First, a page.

Scientists and researchers in Australia are working to build different types of smart robotic technology in order to save their dying coral reefs.
One group of researchers has created an underwater drone designed to help safeguard the Great Barrier Reef by neutralizing a coral-eating species of starfish that threatens the reef’s health. The robot, otherwise known as Rangerbot, is approximately the size of a briefcase and is equipped with a vision system that allows it to navigate and avoid obstacles underwater.
The vision system also allows the robot to identify crown-of-thorns starfish, creatures which are covered in venomous spines and “devastate large tracts of reef,” said Matthew Dunbabin, an engineering and robotics professor at Queensland University of Technology in Brisbane, Australia, and one of the researchers who built the bot.
Moving around using thrusters, Dunbabin states that the robot is able to identify its quarry with 99.4 percent accuracy. “Once the identification is confirmed, RangerBot can instigate an injection which is fatal for the crown-of-thorns starfish but doesn’t affect anything else on the reef,” he said in a statement.
In addition to killing the starfish, RangerBot is designed to monitor the reef’s health by creating 3D maps which track changes in the ecosystem. The drone is also capable of remaining underwater much longer than divers and venturing into areas too dangerous for humans.
“Having people in the field is always a liability,” said John Bruno, a University of North Carolina marine biologist who isn’t involved with the project. “This could really simplify things — there’s less training, you can take a smaller ship to get out to the sites, you don’t have to feed it. I can see a lot of benefits.”
The team is working with the Great Barrier Reef Marine Park Authority and the Australian Institute of Marine Science to obtain the necessary approvals for RangerBot. The ultimate goal is for RangerBot or similar robots to be used to monitor and protect reefs worldwide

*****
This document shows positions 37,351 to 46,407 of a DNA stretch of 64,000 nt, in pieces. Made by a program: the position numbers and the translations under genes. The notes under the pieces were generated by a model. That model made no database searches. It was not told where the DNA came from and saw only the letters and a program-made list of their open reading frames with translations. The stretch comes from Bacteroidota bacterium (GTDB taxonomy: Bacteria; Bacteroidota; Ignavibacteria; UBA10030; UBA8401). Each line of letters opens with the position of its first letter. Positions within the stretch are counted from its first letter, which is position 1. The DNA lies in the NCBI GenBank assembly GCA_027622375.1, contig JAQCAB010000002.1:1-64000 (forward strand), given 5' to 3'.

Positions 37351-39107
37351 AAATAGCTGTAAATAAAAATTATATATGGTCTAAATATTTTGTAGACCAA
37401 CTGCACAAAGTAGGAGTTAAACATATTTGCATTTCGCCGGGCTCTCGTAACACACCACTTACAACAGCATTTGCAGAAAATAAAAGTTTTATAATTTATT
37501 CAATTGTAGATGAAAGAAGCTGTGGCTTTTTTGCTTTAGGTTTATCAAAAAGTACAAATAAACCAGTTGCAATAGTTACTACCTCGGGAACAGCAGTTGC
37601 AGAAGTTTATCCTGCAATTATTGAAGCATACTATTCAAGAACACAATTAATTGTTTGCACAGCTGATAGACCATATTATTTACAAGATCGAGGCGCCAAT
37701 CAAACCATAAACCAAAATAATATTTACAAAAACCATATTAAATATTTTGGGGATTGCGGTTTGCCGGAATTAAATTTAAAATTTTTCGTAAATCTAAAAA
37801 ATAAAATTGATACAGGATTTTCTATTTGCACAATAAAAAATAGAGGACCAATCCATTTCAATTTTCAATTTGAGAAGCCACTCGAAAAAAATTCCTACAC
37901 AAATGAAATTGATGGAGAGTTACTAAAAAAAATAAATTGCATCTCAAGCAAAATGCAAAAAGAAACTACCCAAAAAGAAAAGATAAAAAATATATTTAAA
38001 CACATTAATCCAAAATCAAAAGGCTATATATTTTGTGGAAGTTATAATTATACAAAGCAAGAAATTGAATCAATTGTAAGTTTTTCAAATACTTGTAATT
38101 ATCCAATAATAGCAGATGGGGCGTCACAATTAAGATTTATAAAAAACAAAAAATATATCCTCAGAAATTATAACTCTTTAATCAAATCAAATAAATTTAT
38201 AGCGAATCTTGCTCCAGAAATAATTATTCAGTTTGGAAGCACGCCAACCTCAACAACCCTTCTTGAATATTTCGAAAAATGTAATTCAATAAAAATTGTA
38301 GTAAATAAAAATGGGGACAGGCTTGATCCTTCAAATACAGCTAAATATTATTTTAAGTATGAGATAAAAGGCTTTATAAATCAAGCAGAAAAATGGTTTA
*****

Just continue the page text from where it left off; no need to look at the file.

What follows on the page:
Another type of robot is also being used to rescue Australia’s dying coral reefs. For years, scientists have worked through various methods to attempt to save the coral reefs including transplanting thousands of healthy and upgraded corals onto damaged reefs, but even this has not been enough to save whole ecosystems. The process is labor intensive, expensive, and slow because corals take approximately 3 to 10 years to grow an adult-sized skeleton depending on the species. Australian coral biologist Dr. Taryn Foster’s company, Coral Maker, is attempting to expedite this process.
Prior to working with coral reefs, Foster worked in her family’s masonry business. This is where she got the idea to use dry-casting machines to produce limestone shapes that resemble the natural skeletons of corals, thus providing young corals with the foundation they need to grow faster.
The first prototype of the Coral Maker skeleton is dome-shaped with six plugs where live coral fragments can be placed. The skeleton design takes inspiration from nature as many species (such as brain corals) grow in a dome shape. Dome-shaped skeletons, however, come with their own set of challenges.
“They’re not as easy to manufacture as something with a flat surface, they’re not as easy to pack on a pallet, they’re not as easy to glue stuff on.” Foster stated.
Foster continues to perfect the design with the goal of producing up to 10,000 pieces a day for only a few dollars, so that the process could be replicated in other factories. Once coral fragments are planted out of reefs using the premade skeletons, they could reach their full size in approximately 12 to 18 months.
She has conducted a trial first batch of corals in premade skeletons for over a year on a coral farm near Abrolhos Island in Western Australia. On December 22, 2022, Foster and her colleagues also deployed a second batch of corals on a sandy patch on the underwater farm. In this trial, the premade skeletons were in the shape of a disc.
In order to produce approximately 1.7 million corals on 280,000 skeletons per year, Foster stated that the manual tasks on land will need to be automated. She’s currently working with researchers at the Autodesk AI lab in San Francisco to develop and train two types of robotic arms and image sensors. One is capable of cutting coral fragments into smaller pieces and gluing them into plugs while the other can implant the plugs into the limestone skeletons.
According to Foster, the ultimate goal is to have multiple projects on reefs and coastlines around the world. “I think of this as a delivery or scaling mechanism for these other technologies that people are developing, like coral propagation,” says Foster. “Just at a much faster rate and on a bigger scale.”